Today’s Reading: Romans 1
“What about the people in other countries who have never heard the gospel? Will they go to hell?” This was a question one of our worship band members asked me. I was finishing up a late meeting at the church, and he was finishing practice. We met each other in the lobby when he dropped that question. More specifically, he said, “We preach the gospel here, but what about for all of the other countries around the world? How will they know what we know?”
Today’s reading in Romans 1 is how I began to address this young man’s legit and important question.
I wish I were a universalist and an annihilationist, but I can’t be, based on what the Bible teaches. A universalist says everyone goes to heaven no matter how they interpret God, so all of humanity will be in heaven. An annihilationist says there is only heaven and no hell, so those who are evil simply cease to exist. It removes the final judgment. I wish I were both, so responding to such a complex question would be easy. However, the Bible provides an answer. We’ll start in the book of Romans.
Romans is what I use to explain the difference between a local church band member, a tribesman in the remote part of the Amazon or a nomad in the Sahara who has never heard the Good News. The full answer is in two Bible verses: one about God, one about humanity.
Let’s start with the verse on humanity: “That which is known about God is evident within them; for God made it evident to them. For since the creation of the world His invisible attributes, His eternal power and divine nature, have been clearly seen, being understood through what has been made, so that they are without excuse” (Romans 1:19-20). Paul says God has two witnesses on the planet: one is internal and the other is external. Both creation and consciousness speak about God—we see this very clearly in this Romans passage. It is the evidence of God “without” and “within.” In other words, what’s outside of us and what’s inside of us.
German philosopher Emmanuel Kant spoke about believing in God because of two realities that converted him—“the starry heavens above and the moral law of God within.”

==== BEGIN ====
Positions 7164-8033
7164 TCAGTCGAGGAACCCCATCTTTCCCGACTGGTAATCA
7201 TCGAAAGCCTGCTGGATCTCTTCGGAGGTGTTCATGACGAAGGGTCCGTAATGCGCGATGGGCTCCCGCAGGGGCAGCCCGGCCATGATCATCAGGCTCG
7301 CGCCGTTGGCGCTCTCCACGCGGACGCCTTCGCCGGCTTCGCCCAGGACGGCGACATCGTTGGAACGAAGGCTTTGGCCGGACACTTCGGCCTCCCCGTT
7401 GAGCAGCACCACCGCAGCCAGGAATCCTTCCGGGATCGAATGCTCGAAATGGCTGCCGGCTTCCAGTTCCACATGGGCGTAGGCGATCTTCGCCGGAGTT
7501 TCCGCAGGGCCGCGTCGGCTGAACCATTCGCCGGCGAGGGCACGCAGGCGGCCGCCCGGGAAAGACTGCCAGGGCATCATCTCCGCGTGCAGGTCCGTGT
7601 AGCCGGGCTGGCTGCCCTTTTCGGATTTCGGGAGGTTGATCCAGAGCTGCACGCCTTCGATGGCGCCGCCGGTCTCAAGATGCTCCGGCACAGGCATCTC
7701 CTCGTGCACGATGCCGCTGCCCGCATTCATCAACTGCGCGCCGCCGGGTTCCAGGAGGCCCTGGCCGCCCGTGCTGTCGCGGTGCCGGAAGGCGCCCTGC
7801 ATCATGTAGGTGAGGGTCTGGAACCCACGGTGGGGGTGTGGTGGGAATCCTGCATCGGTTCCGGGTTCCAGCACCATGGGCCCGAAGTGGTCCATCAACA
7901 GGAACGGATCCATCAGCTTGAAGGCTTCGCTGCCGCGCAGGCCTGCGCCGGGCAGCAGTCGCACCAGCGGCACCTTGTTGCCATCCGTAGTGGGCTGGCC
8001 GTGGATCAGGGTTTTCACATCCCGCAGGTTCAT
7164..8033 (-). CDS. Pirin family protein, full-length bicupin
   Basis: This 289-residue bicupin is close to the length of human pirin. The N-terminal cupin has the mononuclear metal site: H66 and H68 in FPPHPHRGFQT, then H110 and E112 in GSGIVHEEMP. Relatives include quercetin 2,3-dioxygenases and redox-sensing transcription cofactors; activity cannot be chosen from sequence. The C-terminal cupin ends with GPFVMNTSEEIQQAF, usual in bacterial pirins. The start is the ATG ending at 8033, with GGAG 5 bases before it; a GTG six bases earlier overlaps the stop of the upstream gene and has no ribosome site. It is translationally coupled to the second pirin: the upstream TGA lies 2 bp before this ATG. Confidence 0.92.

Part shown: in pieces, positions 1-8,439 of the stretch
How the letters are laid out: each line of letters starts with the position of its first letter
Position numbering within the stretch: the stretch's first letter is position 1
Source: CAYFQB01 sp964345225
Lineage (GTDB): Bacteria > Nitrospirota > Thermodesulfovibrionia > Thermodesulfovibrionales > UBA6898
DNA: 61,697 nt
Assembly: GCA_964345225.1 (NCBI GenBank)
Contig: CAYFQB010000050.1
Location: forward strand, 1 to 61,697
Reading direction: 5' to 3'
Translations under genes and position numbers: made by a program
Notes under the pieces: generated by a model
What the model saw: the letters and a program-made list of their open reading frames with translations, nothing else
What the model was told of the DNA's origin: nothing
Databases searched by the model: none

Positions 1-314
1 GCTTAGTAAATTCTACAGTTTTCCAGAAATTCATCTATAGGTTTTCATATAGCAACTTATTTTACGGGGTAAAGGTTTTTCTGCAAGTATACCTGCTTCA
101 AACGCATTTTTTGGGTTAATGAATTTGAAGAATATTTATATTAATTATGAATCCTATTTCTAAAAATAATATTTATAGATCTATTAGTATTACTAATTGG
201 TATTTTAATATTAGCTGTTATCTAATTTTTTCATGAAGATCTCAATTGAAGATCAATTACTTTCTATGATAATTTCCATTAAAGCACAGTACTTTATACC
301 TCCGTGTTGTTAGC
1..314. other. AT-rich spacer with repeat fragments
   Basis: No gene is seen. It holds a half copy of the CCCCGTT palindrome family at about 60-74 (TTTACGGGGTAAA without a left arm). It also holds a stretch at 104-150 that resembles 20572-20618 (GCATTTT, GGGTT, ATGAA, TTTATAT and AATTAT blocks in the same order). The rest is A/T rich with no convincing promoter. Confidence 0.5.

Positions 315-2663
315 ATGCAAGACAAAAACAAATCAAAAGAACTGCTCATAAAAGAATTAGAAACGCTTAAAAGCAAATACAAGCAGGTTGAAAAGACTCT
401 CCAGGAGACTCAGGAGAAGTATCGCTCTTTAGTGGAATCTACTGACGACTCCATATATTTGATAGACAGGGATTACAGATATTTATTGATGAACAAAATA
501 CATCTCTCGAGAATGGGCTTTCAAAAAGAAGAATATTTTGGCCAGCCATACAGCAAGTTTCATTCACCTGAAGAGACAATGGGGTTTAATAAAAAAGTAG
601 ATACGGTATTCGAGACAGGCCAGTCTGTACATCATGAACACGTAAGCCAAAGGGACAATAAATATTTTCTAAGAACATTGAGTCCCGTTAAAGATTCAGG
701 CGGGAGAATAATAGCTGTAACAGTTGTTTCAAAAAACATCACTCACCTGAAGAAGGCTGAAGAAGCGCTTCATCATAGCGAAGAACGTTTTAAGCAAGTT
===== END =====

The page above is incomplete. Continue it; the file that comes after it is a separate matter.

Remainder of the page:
A story about Sir Isaac Newton and his atheist friend serves as a wonderful example of the evidence “without.” Newton’s friend did not believe in God but preferred to take the position that the universe “just happened.” One day Newton showed him a model of the solar system. The sun, the planets, and the moons were all in place. The sizes of the spheres were in proportion, and the planets and the satellites revolved around the sun at their relative speeds. The friend admired the model saying, “It’s intriguing. Who made it?”
“Nobody,” said Newton. “It just happened.”
Newton was stating that to have a design of the universe, there needs to be a designer of the universe. A big bang didn’t do it, but a big God did.
The “within” argument is the moral law. The distinguishing between right and wrong is innate within humanity. This premise was the entirety of C. S. Lewis’s conversion and his must-read book, Mere Christianity.
What is not clear is how much information a person gets from within and from without? Even with only these two witnesses, however, I do know that it is enough by which to be judged and not have any excuses.
For all of us in the West, I believe we will be judged more severely than the person in an Indian remote village because we have had the gospel made clear to us almost our entire lives.
Now let’s look at the verse about God: “Shall not the Judge of all the earth do right?” (Genesis 18:25, AMP).
This verse is so powerful. Abraham said this about God. God will do what is right with what He has given humanity to believe.
From consciousness and creation will people in other countries know Jesus was God in the flesh, came from a virgin, died for the sins of humanity on the cross, rose from the dead, and ascended to the right hand of God the Father? That I don’t know. It doesn’t seem so. What I do know is that whatever they get will be enough for them to be judged and they will be without excuse.